For those who stuck around and the new generation entering the field, inventing new stuff has been one way to have fun and advance careers—especially when most IT shops aren’t prepared to compare a clear expenditure such as software license to the hidden expense of building something from scratch. Got to reduce budget? The team says it can replace that vendor’s database with something they will build themselves. So you can stop paying the vendor’s exorbitant licensing ... wow!

Don’t do it.

It would be easy to make this mistake in the big data world, since it’s a relatively young challenge. My recommendation is to evaluate whether the new technology is strategic to the business (analogous to the Google search algorithm) or not. If it isn’t, it likely isn’t worth getting into the business of building it. Just buy it.

2. Cope with the mix of data streams

This is probably apparent to anyone looking at the state of enterprise data, but yesterday’s data hasn’t gone away. It's just that now, that data is surrounded by an ocean of new data. So while the big data marketing brochures make it seem as if the problem du jour is all about big data, it’s still necessary to do all the familiar things with the old-school, unglamorous transactional data as well as figure out how to store, process, and (hopefully) monetize all the new data. 

The challenge is that this new world is very dynamic—the data might constantly change, have no specs, be very sparse or unstructured, and so on. And it has to be processed faster than ever. Try telling the CIO that it will take three months to understand that new data flow before it can be made available for analysis, and see how that conversation goes. So don’t lose sight of today’s challenges. But coping with the mix will require some new thinking. Read on for suggestions.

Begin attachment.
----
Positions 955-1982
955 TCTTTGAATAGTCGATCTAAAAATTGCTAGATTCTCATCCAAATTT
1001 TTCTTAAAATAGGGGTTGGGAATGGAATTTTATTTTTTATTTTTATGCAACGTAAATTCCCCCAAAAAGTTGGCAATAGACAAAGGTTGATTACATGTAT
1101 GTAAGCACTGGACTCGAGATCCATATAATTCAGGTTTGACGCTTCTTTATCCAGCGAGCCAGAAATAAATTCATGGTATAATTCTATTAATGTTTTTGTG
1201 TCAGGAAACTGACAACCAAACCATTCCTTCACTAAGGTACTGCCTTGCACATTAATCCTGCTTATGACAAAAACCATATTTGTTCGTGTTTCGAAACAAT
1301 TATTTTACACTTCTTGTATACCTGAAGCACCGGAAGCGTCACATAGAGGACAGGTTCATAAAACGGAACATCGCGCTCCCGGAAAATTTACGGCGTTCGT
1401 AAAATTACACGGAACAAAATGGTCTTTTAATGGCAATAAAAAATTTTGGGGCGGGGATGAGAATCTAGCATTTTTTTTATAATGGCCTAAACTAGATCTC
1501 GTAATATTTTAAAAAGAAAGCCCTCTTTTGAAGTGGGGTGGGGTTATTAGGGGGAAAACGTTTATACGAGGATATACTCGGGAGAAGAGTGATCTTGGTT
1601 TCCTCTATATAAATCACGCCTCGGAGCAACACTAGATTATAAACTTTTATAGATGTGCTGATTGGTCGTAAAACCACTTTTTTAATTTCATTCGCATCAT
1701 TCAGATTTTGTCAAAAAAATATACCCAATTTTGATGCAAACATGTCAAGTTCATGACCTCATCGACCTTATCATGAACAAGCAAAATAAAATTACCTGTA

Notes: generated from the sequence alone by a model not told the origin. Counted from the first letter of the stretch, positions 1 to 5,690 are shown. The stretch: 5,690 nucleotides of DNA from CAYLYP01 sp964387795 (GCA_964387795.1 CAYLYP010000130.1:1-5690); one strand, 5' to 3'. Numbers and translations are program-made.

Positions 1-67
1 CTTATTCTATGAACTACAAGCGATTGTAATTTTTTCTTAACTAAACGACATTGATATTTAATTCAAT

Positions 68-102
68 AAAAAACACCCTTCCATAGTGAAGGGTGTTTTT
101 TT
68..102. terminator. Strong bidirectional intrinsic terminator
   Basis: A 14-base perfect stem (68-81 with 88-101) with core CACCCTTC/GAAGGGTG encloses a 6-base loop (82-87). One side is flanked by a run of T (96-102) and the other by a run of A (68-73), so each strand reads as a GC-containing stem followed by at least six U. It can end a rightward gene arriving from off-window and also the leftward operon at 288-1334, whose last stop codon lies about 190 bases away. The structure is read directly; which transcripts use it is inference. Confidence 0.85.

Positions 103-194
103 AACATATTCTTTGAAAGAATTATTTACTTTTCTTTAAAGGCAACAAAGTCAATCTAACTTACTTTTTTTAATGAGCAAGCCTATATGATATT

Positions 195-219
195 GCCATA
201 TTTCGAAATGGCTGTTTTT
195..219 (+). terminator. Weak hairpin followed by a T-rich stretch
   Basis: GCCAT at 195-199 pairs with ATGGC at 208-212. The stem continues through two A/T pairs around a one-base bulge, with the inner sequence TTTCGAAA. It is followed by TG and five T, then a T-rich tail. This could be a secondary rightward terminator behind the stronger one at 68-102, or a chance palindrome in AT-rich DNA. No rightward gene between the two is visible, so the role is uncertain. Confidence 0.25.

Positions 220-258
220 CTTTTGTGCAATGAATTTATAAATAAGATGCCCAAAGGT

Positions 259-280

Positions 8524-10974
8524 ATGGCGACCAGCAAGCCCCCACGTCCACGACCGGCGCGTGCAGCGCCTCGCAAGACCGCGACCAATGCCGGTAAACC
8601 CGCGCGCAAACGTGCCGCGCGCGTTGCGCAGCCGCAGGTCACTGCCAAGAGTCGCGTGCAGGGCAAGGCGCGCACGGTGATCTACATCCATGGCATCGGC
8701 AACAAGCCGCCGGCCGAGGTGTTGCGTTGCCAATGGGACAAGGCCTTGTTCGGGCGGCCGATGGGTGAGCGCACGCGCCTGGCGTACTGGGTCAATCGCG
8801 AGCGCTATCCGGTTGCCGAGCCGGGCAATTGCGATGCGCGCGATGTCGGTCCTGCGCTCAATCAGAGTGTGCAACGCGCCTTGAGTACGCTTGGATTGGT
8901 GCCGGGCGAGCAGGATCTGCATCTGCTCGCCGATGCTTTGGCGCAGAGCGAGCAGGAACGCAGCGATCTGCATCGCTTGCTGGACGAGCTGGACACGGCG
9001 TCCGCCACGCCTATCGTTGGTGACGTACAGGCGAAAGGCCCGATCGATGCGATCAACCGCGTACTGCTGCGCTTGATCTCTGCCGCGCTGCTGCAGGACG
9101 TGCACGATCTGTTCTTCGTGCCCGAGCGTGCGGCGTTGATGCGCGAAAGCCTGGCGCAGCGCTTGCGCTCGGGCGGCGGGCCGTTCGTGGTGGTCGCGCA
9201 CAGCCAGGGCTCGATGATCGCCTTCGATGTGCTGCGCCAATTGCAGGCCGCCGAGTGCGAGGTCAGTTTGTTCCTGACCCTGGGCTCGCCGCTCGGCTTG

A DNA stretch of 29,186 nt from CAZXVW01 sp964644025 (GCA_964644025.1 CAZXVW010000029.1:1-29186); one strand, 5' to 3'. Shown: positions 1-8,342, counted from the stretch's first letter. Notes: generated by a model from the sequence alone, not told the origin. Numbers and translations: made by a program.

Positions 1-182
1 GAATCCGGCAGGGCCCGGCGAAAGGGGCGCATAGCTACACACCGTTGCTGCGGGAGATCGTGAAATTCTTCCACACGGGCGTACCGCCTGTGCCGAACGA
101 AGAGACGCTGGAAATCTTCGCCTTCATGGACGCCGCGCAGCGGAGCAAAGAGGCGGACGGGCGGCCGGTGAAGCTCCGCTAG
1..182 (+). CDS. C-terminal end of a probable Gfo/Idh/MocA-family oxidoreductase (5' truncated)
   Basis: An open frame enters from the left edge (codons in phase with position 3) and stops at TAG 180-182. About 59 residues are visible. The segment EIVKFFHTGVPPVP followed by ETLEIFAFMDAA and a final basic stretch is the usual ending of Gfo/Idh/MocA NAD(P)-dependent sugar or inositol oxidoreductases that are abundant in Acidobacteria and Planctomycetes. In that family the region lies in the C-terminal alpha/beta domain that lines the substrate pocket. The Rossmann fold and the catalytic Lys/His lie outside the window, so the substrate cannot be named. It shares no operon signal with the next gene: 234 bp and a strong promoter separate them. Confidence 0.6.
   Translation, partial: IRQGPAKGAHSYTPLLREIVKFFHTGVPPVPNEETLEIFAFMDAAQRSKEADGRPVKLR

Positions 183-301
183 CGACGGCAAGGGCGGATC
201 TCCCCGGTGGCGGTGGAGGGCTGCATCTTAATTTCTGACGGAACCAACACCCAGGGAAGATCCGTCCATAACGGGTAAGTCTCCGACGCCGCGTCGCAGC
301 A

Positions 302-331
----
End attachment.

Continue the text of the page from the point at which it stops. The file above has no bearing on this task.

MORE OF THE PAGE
3. Embrace your inner 'craftsman'

We are at an interesting time in data. From the first days of computing, it was all about structure—arrays, lists, strongly typed data, tables, columns, rows, etc. In the last 15 years or so, we’ve seen an explosion in the ways computers record information by us and about us. Video, audio, social media, blogs, electronic media of all forms, smartphones with mobile applications, search services, etc. all translate various types of information that used to go unrecorded into information now potentially addressable by a computer, if only we can figure out what to do with it (and how to do it). 

This offers a dizzying world of possibilities, but it's a recent enough phenomenon that the tools, technologies, and skills are racing to catch up. This is similar to the early days of the automobile, when each one was produced by hand. The automobile and the new paradigm it represented were new enough challenges that engineers in those days were also craftsmen, hand making each car and designing it as they went. This hand-made process continued until Henry Ford finally applied standardized production techniques to manufacture the auto at scale and lower cost. 

Today's engineers working with big data must become craftsmen when working with new data for the first time. Many of my customers tell me that designing a big data flow is as much art as science, anathema to many hard-core engineers. The early stages often resemble craftsmanship—exploring, trying something, breaking it, redoing it many times, and finally getting it just right. Without specs. Without a clear idea of the outcome. So while we big data practitioners aren’t exactly Magellan, in a very real sense we are pioneers. Don’t be afraid to experiment.

4. Agility can mean patience, but never anarchy

I mentioned my days at the HMO, many years ago, when we’d just seen “The Agile Manifesto” for the first time. As I said, we first had a good laugh over it, then we had a collective panic attack. Over the ensuing months, we literally had to retool almost everything to get more agile.